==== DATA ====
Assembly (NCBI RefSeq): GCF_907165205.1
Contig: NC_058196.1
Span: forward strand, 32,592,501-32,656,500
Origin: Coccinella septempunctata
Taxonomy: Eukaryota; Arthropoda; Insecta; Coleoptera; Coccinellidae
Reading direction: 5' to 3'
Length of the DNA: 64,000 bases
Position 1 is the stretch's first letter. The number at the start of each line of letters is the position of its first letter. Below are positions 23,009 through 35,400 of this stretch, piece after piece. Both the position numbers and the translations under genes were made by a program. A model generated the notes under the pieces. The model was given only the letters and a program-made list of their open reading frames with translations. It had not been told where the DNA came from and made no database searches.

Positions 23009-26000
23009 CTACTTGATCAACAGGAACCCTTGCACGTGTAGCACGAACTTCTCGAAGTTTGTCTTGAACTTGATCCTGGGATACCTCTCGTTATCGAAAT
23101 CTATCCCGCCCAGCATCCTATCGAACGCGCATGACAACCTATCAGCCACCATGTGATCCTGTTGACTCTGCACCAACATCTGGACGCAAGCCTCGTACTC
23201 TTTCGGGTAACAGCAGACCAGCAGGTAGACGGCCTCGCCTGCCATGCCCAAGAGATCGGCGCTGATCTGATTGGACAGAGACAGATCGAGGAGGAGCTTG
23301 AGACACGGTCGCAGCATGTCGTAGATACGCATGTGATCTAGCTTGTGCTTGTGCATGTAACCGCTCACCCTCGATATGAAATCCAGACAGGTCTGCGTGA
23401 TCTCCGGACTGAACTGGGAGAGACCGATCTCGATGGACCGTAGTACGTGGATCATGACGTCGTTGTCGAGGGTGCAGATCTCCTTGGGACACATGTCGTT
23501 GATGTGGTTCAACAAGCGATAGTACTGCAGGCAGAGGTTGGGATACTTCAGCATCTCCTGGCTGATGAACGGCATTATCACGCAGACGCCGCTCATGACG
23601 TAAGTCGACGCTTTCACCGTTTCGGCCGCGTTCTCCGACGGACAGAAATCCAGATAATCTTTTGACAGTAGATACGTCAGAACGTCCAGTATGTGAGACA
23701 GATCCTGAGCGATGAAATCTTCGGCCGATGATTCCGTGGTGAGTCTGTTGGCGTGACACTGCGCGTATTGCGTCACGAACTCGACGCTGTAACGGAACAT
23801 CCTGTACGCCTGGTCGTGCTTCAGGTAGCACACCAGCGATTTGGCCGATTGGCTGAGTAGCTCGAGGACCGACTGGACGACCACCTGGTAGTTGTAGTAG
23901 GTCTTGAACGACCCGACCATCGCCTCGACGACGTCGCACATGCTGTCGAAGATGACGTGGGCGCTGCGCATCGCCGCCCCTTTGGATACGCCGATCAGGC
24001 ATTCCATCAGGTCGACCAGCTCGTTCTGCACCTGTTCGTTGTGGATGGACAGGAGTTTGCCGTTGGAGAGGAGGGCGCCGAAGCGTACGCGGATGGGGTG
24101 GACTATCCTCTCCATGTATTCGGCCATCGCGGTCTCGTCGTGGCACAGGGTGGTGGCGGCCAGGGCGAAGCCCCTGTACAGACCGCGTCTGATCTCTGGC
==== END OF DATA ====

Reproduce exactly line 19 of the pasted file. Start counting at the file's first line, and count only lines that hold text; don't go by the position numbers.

23901 GTCTTGAACGACCCGACCATCGCCTCGACGACGTCGCACATGCTGTCGAAGATGACGTGGGCGCTGCGCATCGCCGCCCCTTTGGATACGCCGATCAGGC